Scientists initially produced a panel of many West Nile virus antibodies from mouse cells. The human immune system would clear out these foreign antibodies quickly, so when they had identified a potent antibody, scientists at Macrogenics clipped out the genetic material that controls the antibody's targeting and cloned it into a human antibody. The "humanized" antibody should be less likely to induce an adverse human immune system response. A second round of tests in mice confirmed that the new antibodies retained their ability to stop West Nile virus.
Other monoclonal antibodies are currently in development or use as anti-cancer and anti-inflammatory treatments. An antibody against respiratory syncytial virus (RSV) is approved for use as a prophylactic treatment in children at risk of the disease in hospitals. Unlike the West Nile virus antibody, though, the RSV antibody has to be given prior to infection.
West Nile virus belongs to a family of viruses known as flaviviruses, several of which are spread by mosquito bites. Other flaviviruses include the virus that causes dengue fever, a potentially life-threatening infection prevalent in tropical cities. Centers for Disease Control and Prevention epidemiologists estimate that there are100 million cases of dengue worldwide every year.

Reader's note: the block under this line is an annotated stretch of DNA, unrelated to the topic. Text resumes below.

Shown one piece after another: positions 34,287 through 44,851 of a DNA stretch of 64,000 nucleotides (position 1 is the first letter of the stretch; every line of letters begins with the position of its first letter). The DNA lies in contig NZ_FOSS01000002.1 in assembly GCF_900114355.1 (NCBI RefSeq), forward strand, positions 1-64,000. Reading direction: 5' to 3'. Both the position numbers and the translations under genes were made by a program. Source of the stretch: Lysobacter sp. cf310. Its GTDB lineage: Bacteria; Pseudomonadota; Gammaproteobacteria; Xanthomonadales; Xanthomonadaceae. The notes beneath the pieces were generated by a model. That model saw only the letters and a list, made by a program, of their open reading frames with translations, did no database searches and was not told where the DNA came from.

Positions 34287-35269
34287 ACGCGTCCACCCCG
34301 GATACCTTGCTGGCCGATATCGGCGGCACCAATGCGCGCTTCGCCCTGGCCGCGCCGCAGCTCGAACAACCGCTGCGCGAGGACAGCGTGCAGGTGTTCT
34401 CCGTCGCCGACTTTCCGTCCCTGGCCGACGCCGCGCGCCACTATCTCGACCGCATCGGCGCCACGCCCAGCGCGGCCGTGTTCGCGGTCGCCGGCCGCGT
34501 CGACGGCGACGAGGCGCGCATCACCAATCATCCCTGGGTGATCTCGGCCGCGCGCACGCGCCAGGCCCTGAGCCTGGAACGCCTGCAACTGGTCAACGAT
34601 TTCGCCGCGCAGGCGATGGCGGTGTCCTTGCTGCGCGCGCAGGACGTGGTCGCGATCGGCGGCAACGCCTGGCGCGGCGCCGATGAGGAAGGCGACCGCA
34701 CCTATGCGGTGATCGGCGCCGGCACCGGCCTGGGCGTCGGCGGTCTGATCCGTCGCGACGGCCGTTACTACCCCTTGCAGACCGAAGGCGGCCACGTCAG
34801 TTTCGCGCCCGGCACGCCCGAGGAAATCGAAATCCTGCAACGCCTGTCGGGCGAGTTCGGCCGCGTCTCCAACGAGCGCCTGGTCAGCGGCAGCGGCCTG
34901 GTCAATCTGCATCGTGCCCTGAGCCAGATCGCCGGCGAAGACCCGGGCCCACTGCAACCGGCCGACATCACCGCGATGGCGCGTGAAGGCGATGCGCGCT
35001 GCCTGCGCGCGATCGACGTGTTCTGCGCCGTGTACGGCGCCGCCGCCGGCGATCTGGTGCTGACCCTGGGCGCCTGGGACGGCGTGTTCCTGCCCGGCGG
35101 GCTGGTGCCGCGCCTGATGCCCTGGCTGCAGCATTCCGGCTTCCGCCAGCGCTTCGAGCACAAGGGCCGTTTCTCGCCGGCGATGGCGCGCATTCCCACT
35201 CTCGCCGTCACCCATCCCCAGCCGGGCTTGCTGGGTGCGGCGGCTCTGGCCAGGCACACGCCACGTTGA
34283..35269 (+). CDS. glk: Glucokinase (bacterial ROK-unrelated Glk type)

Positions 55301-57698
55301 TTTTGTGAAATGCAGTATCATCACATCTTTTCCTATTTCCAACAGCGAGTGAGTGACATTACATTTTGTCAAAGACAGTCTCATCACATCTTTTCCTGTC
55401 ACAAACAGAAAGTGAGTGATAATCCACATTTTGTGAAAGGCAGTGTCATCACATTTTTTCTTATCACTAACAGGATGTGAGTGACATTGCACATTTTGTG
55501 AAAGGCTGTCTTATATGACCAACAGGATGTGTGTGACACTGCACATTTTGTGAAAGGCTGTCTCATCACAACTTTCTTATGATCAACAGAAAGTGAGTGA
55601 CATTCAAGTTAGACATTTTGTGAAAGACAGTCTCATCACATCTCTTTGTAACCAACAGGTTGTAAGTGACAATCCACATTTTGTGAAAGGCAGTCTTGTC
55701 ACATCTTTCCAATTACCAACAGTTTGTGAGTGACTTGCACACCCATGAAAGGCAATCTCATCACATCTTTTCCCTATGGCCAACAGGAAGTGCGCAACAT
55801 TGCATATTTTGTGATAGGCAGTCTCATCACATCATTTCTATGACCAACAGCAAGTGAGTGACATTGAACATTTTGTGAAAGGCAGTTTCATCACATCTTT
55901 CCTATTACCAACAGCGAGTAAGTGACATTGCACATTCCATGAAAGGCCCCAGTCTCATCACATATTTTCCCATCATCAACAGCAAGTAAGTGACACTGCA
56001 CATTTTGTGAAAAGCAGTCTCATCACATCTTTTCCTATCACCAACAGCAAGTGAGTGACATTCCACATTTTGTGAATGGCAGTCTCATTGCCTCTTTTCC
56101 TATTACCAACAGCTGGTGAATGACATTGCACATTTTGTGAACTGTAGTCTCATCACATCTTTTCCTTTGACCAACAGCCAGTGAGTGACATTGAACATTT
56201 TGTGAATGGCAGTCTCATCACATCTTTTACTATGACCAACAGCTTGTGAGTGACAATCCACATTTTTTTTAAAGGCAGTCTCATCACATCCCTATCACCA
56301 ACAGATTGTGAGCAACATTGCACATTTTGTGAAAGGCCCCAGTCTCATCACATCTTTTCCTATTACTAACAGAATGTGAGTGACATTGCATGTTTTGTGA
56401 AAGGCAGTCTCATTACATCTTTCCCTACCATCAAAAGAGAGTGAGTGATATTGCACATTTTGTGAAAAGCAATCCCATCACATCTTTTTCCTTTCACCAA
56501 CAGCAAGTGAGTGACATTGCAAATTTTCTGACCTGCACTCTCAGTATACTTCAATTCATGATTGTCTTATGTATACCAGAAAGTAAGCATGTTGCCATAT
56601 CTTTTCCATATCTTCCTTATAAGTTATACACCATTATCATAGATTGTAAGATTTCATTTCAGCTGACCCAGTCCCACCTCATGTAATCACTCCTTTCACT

"A lot of what we're learning from the West Nile virus antibody will be of consequence for the development of a pediatric dengue vaccine," says co-author Daved Fremont, Ph.D., associate professor of biochemistry and molecular biophysics and of pathology and immunology.
"Currently there are no safe vaccines for dengue infections."